I am aware of the pro and cons of static and dynamic languages. I lean toward static because of my error-prone typing, IntelliJ addiction, identifier indecisiveness and unit-test laziness. All things being equal, I would rather have the compiler find my errors than write more tests (which will probably have errors and then I'll need to write a test for the test).

This is why I was excited about Scala. What I was hoping for from Scala's type system:

#1. Less intrusive than Java's type system (Scala succeeds here)
#2. Find more of my errors than Java does

For #2, Scala let me down in one area that is important to me (and i think many others). Can you find the typo in the code snippet below? If you can, then you are smarter than scala.

1  class Person{
2 var firstName:String;
3 var lastName:String;
4 //etc.
5  }
7  val rs = statement.executeQuery(
8  "select firstName,lastName from Person")
10 p.firstName = rs.getString("firstName")
11 p.lastName = rs.getString("lastName")
13 p.doSomeStuff();
15 val e = new XmlElement()
16 e.addTextElement("firtName",p.firstName)
17 e.addTextElement("lastName",p.lastName)
19 p.addPropertyChangeListener("firstName"){
20 txtFirstName.setText(p.firstName)
21 }
23 p.addPropertyChangeListener("lastName"){
24 txtLastName.setText(p.lastName)
25 }

I probably made 7 typos, but the one i was referring to was the "firtName" typo on line 16.

Q: Have you ever been burned by this type of error?
Q: Have you ever had the feeling that the compiler should be able help?
Q: Is it that hard for a compiler vendor to give a member literal syntax? Perhaps something like this:


I would actually pay money for a compiler that did that.

The only reasons i can think of that this feature does not seem to exist in Java and Scala:

1. I am the only one who wants the feature
2. It must be really hard to implement

By the way, I am aware of constants (static final), but it seems a bit silly to have code like this:

class Person{
String firstName;
public static final String FIRST_NAME = "firstName";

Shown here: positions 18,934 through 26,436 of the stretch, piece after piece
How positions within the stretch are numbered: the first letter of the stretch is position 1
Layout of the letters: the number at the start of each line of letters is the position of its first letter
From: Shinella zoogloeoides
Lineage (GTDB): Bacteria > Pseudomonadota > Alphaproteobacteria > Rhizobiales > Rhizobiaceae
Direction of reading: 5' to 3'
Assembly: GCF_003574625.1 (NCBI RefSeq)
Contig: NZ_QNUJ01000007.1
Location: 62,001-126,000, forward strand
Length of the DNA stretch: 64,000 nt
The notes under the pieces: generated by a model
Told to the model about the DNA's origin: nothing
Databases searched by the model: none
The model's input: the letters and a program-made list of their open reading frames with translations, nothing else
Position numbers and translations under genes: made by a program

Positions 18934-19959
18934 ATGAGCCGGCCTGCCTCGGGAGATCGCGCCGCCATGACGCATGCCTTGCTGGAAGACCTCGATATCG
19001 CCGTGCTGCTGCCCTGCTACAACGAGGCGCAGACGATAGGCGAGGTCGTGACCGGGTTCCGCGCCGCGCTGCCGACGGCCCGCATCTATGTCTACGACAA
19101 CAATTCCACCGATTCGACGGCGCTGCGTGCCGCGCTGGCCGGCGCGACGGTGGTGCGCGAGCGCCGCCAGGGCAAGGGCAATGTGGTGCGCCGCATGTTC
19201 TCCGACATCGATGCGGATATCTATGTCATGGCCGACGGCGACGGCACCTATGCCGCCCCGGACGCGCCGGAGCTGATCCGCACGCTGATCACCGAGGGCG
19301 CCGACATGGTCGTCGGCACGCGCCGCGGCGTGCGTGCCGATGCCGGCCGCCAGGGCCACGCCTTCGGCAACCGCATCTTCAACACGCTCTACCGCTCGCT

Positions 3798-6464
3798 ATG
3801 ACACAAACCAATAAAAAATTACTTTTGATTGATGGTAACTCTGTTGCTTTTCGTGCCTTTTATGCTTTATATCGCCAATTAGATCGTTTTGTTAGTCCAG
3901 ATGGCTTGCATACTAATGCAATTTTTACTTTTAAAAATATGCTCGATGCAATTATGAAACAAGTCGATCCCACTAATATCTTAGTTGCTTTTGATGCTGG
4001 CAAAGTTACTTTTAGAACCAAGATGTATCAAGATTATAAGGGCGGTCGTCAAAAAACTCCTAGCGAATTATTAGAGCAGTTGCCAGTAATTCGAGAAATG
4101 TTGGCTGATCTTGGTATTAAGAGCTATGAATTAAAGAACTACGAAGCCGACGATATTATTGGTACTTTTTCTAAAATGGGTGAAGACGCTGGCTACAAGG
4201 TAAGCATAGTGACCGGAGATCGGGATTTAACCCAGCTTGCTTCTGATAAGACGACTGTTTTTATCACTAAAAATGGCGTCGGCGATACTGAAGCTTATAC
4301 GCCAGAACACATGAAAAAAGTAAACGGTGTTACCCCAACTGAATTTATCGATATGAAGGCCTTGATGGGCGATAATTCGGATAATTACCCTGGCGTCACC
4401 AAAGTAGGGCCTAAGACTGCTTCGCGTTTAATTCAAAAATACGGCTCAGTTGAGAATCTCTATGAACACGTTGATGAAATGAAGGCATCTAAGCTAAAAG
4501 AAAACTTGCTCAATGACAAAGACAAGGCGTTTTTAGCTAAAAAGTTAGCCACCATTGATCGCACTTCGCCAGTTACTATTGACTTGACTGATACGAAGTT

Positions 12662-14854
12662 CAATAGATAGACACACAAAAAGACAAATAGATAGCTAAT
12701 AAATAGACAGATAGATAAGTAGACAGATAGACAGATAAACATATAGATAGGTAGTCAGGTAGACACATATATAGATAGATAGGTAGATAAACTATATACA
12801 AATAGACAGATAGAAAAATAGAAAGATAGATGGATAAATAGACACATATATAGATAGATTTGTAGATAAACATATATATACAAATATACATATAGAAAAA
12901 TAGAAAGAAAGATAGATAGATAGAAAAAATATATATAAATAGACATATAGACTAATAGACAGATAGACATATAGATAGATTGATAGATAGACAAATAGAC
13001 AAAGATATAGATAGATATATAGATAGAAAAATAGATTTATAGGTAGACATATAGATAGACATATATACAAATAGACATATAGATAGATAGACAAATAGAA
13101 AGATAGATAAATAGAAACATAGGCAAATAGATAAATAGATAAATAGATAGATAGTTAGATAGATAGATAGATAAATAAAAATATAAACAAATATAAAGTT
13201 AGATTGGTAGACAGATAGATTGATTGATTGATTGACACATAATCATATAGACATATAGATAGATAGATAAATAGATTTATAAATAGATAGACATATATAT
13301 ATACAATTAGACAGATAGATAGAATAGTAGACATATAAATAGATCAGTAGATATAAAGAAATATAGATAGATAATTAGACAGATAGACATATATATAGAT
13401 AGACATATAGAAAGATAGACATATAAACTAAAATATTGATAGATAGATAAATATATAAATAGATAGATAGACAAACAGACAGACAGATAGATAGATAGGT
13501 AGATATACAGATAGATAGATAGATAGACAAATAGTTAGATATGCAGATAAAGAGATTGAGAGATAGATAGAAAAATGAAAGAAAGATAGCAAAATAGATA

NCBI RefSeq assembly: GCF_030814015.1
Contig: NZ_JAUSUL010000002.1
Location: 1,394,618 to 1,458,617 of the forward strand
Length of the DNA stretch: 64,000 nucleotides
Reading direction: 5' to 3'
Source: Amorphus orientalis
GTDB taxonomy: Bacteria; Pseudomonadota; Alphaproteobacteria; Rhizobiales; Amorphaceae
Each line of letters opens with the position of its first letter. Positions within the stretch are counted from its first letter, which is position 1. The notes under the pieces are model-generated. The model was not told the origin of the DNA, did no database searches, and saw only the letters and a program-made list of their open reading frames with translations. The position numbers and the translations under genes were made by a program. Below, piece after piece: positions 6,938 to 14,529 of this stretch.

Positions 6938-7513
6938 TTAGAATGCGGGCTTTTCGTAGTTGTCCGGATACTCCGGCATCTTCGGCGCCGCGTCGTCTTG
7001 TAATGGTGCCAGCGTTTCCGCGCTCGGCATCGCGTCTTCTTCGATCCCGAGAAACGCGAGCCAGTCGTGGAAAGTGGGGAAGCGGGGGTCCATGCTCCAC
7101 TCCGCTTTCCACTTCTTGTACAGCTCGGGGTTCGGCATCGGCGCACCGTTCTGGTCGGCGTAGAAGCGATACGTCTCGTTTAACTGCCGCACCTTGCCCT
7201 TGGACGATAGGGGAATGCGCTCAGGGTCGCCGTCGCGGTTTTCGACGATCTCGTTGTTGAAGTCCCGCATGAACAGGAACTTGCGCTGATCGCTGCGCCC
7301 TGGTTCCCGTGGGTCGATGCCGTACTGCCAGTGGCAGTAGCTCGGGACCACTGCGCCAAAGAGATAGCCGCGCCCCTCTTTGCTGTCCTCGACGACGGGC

String lastName;
public static final String LAST_NAME = "lastName";

Monday, April 13, 2009

The "Right Tool for the Job" Myth

There is a recurring theme that i see in forums and mailing lists. Some guy posts a message like: "what's better, Flex or AJAX?" or "What's the best tool for making a pdf: iText, Jasper or FOP?" or "What language is more productive, Groovy or Scala?". A number of people chime in with their favorites. Then some bozo chimes in: "Dude, its really a dumb question. You just need to choose the right tool for the job"

Let me tell you why i think this is mostly crap. This "best tool for the job" logic works great for some things, like a shovel. I can reasonably afford a snow shovel for my driveway and a different shovel (a spade) for my yard. Shovels are cheap and the learning curve is low. But compare that with cars. I want horsepower. I want planet-friendly. I want safety. I need to tote the kids around. But I can't afford a Porshe, a Prius, a Volvo and a mini-van. I need one vehicle that (comes close) to meeting all my needs. And then i will live with the decision for the next 5 years.

I view software tools (like frameworks, IDE's or languages) more like cars. Some of these tools take years to learn. The cost of learning a new language, migrating your old code, ditching your favorite IDE, etc. can be huge.

I once knew a guy who used MS Excel as his spreadsheet, database, word processor, desktop publishing and html tool. I tried to convince him to stick with Excel for number crunching but use more specialized tools for those other functions. But he was happy with his universal tool.

I kind of feel that way with programming languages. The other night, at our Java user group meeting we were trying to "position" Groovy versus Java or Groovy versus Scala. Some suggested that Groovy was good for web/database programming. While Scala was good for systems programming. Or some said Scala was suited towards mission critical tasks, where errors are too costly. But here is why I think this is mostly horse shit: Java, Groovy and Scala are all general purpose programing languages. 90% of their target use-cases is overlap. There might be a few things one is more suited to than the other. But all are powerful, advanced, general purpose programming languages - with steep learning curves.